Proper records weren’t kept of the maintenance that was supposed to be done on the hill’s lifts, said Standing.

“On a normal  chairlift, every bit is normally logged so that you know when to maintain it, if there are any issues with it, that sort of thing,” he said.

“Lift (operators) are very fastidious about this — normally it’s done very, very carefully.”

The log was not kept up at Mount Sima.

“I don’t know exactly when the log stopped, but my understanding is that there was a big gap up until this point,” said Standing.

“Either the maintenance wasn’t done at all, or it just wasn’t kept track of.

“It’s probably more likely that it was done and just not kept track of.”

An inspection of the T-bar last year found a variety of things that needed to be fixed.

“That list was taken care of this year,” said Standing.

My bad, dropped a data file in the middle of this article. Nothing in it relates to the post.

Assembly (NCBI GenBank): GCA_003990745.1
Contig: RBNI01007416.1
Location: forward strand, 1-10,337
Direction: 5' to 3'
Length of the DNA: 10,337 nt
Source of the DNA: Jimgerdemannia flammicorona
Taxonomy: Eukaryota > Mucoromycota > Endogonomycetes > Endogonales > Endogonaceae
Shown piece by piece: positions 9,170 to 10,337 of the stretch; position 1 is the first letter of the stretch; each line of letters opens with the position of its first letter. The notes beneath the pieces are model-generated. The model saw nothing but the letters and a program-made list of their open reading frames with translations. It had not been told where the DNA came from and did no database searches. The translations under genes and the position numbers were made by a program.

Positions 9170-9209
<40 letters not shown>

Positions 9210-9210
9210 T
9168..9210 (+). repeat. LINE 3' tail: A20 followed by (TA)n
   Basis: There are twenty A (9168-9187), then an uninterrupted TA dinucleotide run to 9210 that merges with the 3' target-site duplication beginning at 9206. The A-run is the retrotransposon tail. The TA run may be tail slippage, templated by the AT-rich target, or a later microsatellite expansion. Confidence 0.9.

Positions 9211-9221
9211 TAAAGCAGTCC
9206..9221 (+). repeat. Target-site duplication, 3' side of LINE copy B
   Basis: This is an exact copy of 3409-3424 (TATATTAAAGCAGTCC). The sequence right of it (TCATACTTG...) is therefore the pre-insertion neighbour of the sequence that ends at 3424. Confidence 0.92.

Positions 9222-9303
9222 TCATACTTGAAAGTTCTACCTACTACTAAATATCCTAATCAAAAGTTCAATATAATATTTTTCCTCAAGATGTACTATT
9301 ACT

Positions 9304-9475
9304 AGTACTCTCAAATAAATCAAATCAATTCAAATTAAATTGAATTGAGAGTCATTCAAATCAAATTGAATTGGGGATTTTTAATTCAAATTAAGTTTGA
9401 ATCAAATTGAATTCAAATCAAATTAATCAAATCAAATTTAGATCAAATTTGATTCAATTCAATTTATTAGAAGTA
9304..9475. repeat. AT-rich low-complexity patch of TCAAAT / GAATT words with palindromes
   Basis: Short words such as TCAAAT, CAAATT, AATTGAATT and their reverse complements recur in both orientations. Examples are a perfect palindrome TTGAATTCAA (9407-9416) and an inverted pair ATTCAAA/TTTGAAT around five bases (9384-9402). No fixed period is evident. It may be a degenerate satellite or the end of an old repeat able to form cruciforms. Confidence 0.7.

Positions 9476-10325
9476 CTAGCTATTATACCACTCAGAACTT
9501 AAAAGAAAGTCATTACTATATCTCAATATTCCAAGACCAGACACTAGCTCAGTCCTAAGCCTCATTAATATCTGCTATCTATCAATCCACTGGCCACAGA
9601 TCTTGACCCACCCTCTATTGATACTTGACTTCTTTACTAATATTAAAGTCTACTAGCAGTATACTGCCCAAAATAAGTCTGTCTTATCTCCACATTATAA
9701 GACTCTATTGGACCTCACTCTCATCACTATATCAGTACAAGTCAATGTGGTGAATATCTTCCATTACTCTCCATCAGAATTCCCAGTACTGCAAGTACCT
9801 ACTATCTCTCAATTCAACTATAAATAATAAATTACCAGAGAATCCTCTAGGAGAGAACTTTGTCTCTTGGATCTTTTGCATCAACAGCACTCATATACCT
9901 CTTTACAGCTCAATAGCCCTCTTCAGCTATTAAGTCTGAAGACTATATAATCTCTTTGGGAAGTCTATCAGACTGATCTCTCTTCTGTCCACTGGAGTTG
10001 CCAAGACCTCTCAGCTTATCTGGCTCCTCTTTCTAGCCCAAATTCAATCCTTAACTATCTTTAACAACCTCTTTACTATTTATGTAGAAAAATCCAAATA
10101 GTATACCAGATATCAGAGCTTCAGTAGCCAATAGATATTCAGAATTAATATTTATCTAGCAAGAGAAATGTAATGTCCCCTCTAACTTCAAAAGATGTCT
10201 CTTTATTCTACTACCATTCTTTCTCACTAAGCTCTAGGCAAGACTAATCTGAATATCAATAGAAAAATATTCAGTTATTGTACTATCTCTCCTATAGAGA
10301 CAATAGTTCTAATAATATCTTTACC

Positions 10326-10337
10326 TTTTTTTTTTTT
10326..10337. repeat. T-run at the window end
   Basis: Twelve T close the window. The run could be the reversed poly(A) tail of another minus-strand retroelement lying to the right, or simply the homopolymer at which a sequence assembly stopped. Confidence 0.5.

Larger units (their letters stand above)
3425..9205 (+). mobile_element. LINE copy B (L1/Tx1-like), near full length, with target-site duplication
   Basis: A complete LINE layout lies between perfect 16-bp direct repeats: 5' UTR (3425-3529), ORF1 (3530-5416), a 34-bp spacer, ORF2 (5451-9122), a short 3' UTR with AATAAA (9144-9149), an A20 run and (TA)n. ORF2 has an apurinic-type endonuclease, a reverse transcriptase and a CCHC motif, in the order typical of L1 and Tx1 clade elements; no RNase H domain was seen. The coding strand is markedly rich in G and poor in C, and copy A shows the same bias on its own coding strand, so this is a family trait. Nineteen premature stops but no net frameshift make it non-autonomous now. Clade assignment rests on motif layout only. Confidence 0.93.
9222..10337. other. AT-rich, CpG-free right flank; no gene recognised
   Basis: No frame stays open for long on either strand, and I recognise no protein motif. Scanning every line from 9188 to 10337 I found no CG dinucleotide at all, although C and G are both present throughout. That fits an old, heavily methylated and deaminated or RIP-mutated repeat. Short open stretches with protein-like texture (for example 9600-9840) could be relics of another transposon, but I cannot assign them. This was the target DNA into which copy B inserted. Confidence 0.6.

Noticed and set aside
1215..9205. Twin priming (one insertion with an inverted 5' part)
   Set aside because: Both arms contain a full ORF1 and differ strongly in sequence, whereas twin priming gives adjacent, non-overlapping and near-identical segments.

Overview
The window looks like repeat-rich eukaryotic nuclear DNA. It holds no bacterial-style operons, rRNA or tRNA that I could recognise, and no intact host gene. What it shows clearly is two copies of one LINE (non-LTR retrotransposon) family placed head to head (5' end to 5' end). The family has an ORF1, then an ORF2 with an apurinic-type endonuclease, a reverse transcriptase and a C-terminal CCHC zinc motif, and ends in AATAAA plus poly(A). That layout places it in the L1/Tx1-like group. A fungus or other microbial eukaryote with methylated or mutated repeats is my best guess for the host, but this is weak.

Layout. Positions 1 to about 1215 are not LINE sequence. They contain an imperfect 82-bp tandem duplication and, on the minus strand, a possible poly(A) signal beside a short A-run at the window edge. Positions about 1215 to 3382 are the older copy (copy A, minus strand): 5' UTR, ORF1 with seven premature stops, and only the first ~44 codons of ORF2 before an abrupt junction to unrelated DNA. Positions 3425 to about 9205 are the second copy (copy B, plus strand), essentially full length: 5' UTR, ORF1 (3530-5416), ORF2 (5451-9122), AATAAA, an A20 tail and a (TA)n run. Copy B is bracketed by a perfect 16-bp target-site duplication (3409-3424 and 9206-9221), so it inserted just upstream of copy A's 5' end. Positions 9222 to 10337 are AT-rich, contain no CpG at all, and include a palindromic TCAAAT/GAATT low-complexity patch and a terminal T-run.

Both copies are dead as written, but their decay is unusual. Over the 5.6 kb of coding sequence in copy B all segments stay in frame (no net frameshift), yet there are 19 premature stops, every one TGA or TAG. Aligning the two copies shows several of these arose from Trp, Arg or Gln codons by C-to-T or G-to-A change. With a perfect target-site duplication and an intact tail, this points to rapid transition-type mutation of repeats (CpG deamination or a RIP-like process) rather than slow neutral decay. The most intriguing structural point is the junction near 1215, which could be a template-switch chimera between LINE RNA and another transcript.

“But obviously there were other issues.”

Staff has also been having problems with the hill’s chair lift.

Recently it was discovered that a test of the cable hadn’t been done and maintenance had to pull all of the chairs off the lift.

A certified millwright had to be at the hill to oversee putting the chairs back on.

“It’s kind of like how you can’t perform surgery without a real doctor in Canada,” said Standing.

“They had to have a millwright present — they didn’t — and they just started slamming chairs back on.

“I’m not sure whether they had to take the chairs off again or just do a thorough inspection with a millwright there,” he said.

“But regardless, they didn’t follow the proper procedure.”

This was why the chair was not up and running last weekend.

And then a chunk of the T-bar fell off.

“I’m not trying to blame anybody — the last thing I want to see is a witch hunt,” said Standing.

“People were really busy last winter, I think the volunteers have done a lot of work in the past and it’s obviously just gotten to the scope where it’s too much for them.”

On Friday, Ernie Berken of the Great Northern Ski Society, the non-profit that runs the hill, announced that the hill would do a season pass exchange.